The Hillary Clinton bandwagon is running at full steam. The news/social media have all but elected her president three years hence, while the putative candidate has scarcely lifted a finger to the wind, let alone the ignition.
Just as Democrats continue to howl about voter suppression and other democracy-snuffing tricks of the Republican governors and legislatures -- a battle worth fighting -- they anoint the former first lady, U.S. senator, and secretary of state to be the 45th president. With all the usual cautions about three years being a very long time in politics, there are other reasons to question this inevitability -- or, more to the point, the advisability -- of electing Hillary Clinton as president.
Allow me a little escape hatch before I launch: I think Hillary would make a good president, possibly a very good one. She has all the tools, and the final chapter of the Clinton saga could prove to be the most ennobling.
But I have my doubts, and they revolve around what I take to be a lack of vision in the Clintons (they are, in policy terms, very similar), a void that voters may notice rather early in the election season. It's what defeated her in 2008, this sense that she was a very conventional politician and Obama was the visionary. It wasn't just his exceptional political skills that winter and spring that brought that version of the Clinton colossus to its knees. It was the niggling suspicion that Hillary did not bring new ideas to the table. This staleness could appear again. In fact, it's likely to appear again.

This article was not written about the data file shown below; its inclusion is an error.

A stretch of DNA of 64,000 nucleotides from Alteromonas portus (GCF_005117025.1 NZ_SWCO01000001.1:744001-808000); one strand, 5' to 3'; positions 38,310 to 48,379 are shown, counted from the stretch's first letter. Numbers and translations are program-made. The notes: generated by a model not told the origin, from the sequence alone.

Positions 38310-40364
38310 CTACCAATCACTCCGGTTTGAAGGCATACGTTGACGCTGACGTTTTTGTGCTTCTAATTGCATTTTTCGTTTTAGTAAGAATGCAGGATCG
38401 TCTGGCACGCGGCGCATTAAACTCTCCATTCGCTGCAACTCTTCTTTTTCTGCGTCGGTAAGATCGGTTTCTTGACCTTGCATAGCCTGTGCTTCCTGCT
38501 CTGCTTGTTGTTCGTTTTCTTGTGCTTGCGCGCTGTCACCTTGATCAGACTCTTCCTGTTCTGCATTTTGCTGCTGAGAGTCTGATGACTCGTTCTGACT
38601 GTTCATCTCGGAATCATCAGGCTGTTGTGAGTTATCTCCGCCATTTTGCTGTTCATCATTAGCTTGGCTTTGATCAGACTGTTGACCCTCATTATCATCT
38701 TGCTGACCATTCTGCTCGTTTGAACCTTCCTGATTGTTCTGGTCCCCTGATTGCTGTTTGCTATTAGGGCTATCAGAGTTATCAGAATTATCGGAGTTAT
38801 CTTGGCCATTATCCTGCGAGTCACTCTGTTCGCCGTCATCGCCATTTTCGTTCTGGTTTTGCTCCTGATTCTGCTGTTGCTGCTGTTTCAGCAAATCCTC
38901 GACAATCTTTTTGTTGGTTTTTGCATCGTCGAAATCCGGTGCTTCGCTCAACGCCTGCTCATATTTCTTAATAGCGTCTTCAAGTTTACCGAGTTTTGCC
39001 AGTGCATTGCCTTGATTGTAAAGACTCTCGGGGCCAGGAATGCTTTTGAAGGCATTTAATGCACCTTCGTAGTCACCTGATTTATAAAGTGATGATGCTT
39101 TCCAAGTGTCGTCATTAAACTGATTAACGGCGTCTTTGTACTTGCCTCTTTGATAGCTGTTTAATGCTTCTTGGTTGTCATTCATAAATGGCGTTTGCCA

In any of her political roles -- to be sure, a unique combination -- she has rarely shown policy innovation of the kind the nation needs now. Her main task as first lady was a health reform bill that was by most accounts poorly conceived, unnecessarily complex, and dead-on-arrival. It set back reform by nearly 20 years. As a senator, she was lauded for being a team player but her record was unremarkable (to be fair, a new senator often in the minority won't accomplish much). In her most fateful vote, she authorized in 2002 what became the disastrous Iraq War.